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Americans' Confidence in Economy Slips

Americans' Confidence in Economy Slips

Assessments of current and future economic conditions fall slightly

by Alyssa Davis

WASHINGTON, D.C. -- Americans' confidence in the U.S. economy slipped slightly last week as record-high stock prices showed signs of pulling back on Friday, news coverage about the government's negative jobs report continued, and both political parties took issue with President Barack Obama's 2014 budget proposal. Gallup's U.S. Economic Confidence Index was -17 last week, compared with -13 the prior week.

Trend: Gallup Economic Confidence Index -- Weekly Averages

The current reading of -17 is the lowest since the week ending March 10, when confidence was crawling back up after the budget sequestration spending cuts took effect earlier in the month. The lowest weekly index score this year was -22 for the week ending March 3, while the highest this year -- and for the past five years -- was -8 for the week ending Feb. 3. Gallup's weekly Economic Confidence Index has remained higher than the 2012 yearly average of -21 in all but one week this year, suggesting that Americans are generally growing more confident in the economy.

Gallup's Economic Confidence Index is based on Americans' ratings of current economic conditions in the United States and their perceptions of whether the economy is getting better or worse. Americans' assessments of current economic conditions and future outlook each declined last week.

Americans' assessment of current economic conditions dipped to -20 from -17 the prior week, with 16% saying the economy is excellent or good and 36% saying it is poor. The highest net current economic conditions score this year was -13 in early February, while the lowest was -24 in the first week of the year.

Trend: Net Ratings of Current Economic Conditions in the U.S. -- Weekly Averages

Americans' outlook for the nation's economy also worsened. The current net economic outlook score of -13 is down from -9 the prior week. This is based on 41% of Americans saying the economy is getting better, while 54% say it is getting worse. The best net economic outlook score this year was -3 in late January and early February, while the worst score was -24 in late February and early March.

Net Ratings of Economic Outlook in the U.S. -- Weekly Averages

Bottom Line

Americans' confidence in the economy dropped slightly last week as the U.S. stock market showed signs of slowing down on Friday, Americans continued to hear news coverage about the previous Friday's tepid unemployment report, and the president's federal budget proposal sparked ire from both sides.

The preliminary Thomson Reuters/University of Michigan Consumer Sentiment Index also showed a decline in early April. Still, Americans remain more confident in the economy this year than they have been in recent years. reports results from these indexes in daily, weekly, and monthly averages and in stories. Complete trend data are always available to view and export in the following charts:

Daily: Employment, Economic Confidence, Job Creation, Consumer Spending
Weekly: Employment, Economic Confidence, Job Creation, Consumer Spending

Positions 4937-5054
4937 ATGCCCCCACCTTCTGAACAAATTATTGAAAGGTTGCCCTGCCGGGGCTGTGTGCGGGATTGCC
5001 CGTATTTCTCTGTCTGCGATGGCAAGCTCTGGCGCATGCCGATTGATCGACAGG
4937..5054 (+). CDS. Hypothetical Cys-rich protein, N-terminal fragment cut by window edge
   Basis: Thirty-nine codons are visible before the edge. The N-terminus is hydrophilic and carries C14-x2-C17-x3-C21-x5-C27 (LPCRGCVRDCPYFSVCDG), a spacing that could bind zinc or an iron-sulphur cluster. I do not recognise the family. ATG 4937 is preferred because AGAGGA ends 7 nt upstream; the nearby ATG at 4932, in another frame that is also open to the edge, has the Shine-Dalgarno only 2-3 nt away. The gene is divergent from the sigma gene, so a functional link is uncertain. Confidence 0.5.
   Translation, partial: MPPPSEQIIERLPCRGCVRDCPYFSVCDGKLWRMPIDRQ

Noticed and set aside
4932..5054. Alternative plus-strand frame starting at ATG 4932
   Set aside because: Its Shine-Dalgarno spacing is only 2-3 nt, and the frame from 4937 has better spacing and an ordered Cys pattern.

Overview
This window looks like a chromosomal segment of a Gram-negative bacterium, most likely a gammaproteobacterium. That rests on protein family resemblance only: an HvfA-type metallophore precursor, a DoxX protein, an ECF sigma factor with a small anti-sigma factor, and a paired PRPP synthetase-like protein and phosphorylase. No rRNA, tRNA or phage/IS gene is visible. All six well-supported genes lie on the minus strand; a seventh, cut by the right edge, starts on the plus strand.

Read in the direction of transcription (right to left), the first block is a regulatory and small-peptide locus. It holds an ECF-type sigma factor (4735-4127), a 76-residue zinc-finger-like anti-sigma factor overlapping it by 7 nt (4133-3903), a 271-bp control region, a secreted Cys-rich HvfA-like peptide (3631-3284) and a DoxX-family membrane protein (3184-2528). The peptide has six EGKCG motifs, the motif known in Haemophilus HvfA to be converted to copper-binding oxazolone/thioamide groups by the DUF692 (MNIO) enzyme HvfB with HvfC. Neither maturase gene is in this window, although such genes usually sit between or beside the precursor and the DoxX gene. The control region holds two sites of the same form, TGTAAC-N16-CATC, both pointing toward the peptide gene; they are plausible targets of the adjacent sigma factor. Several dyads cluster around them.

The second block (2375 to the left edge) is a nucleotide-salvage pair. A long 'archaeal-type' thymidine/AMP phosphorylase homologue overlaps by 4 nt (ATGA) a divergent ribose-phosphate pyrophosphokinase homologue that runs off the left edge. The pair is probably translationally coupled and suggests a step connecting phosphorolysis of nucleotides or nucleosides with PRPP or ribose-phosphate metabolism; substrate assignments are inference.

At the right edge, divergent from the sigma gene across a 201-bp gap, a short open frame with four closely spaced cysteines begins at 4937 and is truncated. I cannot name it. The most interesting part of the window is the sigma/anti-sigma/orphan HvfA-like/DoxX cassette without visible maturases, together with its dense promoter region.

Read more about Gallup's economic measures.

View our economic release schedule.

Survey Methods

Results for this Gallup poll are based on telephone interviews conducted April 8-14, 2013, on the Gallup Daily tracking survey, with a random sample of 3,550 adults, aged 18 and older, living in all 50 U.S. states and the District of Columbia.

For results based on the total sample of national adults, one can say with 95% confidence that the margin of sampling error is ±2 percentage points.

Interviews are conducted with respondents on landline telephones and cellular phones, with interviews conducted in Spanish for respondents who are primarily Spanish-speaking. Each sample of national adults includes a minimum quota of 50% cellphone respondents and 50% landline respondents, with additional minimum quotas by region. Landline telephone numbers are chosen at random among listed telephone numbers. Cellphone numbers are selected using random digit dial methods. Landline respondents are chosen at random within each household on the basis of which member had the most recent birthday.

Samples are weighted to correct for unequal selection probability, nonresponse, and double coverage of landline and cell users in the two sampling frames. They are also weighted to match the national demographics of gender, age, race, Hispanic ethnicity, education, region, population density, and phone status (cellphone only/landline only/both, cellphone mostly, and having an unlisted landline number). Demographic weighting targets are based on the March 2012 Current Population Survey figures for the aged 18 and older U.S. population. Phone status targets are based on the July-December 2011 National Health Interview Survey. Population density targets are based on the 2010 census. All reported margins of sampling error include the computed design effects for weighting.

In addition to sampling error, question wording and practical difficulties in conducting surveys can introduce error or bias into the findings of public opinion polls.

For more details on Gallup's polling methodology, visit

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